Connecting social and behavioral science faculty campuswide to strengthen UNL’s research is the aim of the new Social and Behavioral Sciences Research Consortium. Dan Hoyt, professor of sociology, is the consortium’s first director.
New lines of research are examining the consequences of biology and psychology on political attitudes. This research will be explored in depth during the University of Nebraska-Lincoln’s Hendricks Symposium on April 3-4.
Kathryn Bolkovac, a former Lincoln police officer who is studying political science at UNL, is the subject of the movie "The Whistleblower," and has been nominated for the Nobel Peace Prize, will give a talk at 5 p.m. March 19 in the Jackie Gaughan Multicultural Center.
Kathryn Bolkovac, a former Lincoln police officer who is now studying political science at UNL and who was the subject of the movie "The Whistleblower," has been nominated for the Nobel Peace Prize.
Poet and scholar Tsitsi Jaji will give two public talks at events co-sponsored by Prairie Schooner, UNL’s international literary journal, on Feb. 26. The events, which open UNL's "African Week" celebration, include a 3:30 p.m. lecture in Andrews Hall and a 7 p.m. poetry reading in the Nebraska Union.
UNL's Patrice McMahon will examine the growing role of American foundations in advancing women’s empowerment focusing on gender initiatives in conflict and post-conflict regions. The talk is 3:30 p.m. Feb. 26.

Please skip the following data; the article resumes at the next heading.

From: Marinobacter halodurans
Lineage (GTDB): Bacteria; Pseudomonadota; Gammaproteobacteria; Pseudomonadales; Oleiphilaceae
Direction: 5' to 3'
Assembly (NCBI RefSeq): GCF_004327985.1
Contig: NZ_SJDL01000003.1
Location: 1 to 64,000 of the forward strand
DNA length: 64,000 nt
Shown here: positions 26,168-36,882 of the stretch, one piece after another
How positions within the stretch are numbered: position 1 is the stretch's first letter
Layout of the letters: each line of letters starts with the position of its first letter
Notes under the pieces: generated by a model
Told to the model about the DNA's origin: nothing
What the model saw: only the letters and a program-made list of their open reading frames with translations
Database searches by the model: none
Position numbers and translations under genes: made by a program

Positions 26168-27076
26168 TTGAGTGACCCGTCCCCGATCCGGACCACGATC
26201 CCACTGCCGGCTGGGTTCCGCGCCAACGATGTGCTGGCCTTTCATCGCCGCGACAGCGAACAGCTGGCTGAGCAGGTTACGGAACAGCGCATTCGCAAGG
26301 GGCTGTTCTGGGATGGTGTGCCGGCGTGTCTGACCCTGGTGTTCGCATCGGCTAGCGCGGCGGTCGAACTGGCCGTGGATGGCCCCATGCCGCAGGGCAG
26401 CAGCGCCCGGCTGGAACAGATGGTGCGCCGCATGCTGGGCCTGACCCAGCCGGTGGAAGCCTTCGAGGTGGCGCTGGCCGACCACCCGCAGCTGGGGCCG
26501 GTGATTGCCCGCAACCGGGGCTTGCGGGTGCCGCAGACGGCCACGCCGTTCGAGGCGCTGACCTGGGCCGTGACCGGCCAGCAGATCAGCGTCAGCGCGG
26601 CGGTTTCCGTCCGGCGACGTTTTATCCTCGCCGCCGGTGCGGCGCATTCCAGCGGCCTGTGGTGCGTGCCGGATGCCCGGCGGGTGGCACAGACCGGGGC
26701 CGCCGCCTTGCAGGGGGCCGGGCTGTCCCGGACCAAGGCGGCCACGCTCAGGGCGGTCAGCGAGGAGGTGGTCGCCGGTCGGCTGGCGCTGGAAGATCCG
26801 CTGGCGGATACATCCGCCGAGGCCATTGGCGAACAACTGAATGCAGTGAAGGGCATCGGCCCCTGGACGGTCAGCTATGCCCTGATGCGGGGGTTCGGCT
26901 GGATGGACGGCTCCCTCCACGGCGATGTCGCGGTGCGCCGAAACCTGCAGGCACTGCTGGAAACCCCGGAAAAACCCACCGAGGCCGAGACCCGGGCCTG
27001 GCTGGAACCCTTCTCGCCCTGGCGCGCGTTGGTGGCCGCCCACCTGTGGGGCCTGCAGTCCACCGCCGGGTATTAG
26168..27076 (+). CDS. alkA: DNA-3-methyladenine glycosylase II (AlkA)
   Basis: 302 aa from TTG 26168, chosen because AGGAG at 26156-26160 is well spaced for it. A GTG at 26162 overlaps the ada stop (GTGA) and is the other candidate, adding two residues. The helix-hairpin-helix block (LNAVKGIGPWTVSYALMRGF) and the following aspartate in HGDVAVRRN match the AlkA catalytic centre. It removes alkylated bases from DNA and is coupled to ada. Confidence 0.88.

A new book by UNL's J. Clark Archer employs a geographical perspective to analyze virtually every aspect of the 2012 U.S. presidential election and selected state/local results. The book, "Atlas of the 2012 Elections," includes contributions from six UNL students who earned doctorates in geography.
UNL's Ari Kohen was among 60 citizens and about 40 college students chosen from thousands of applicants to attend a special social-media event at the White House during the president’s address.
UNL political science professor Ari Kohen is among a select group of social media-savvy citizens invited to the White House on Jan. 20 to watch President Obama’s sixth State of the Union address.
In the wake of officer-involved deaths in Ferguson, Missouri, and New York, a UNL professor has organized a group discussion to examine the issue in what he hopes is a broader and more in-depth manner than what is often transmitted on the evening news. The event, “Ferguson and Beyond: Race and Police Killings,” is 3 p.m. Dec. 12 in the Nebraska Union Auditorium. It is free and open to the public.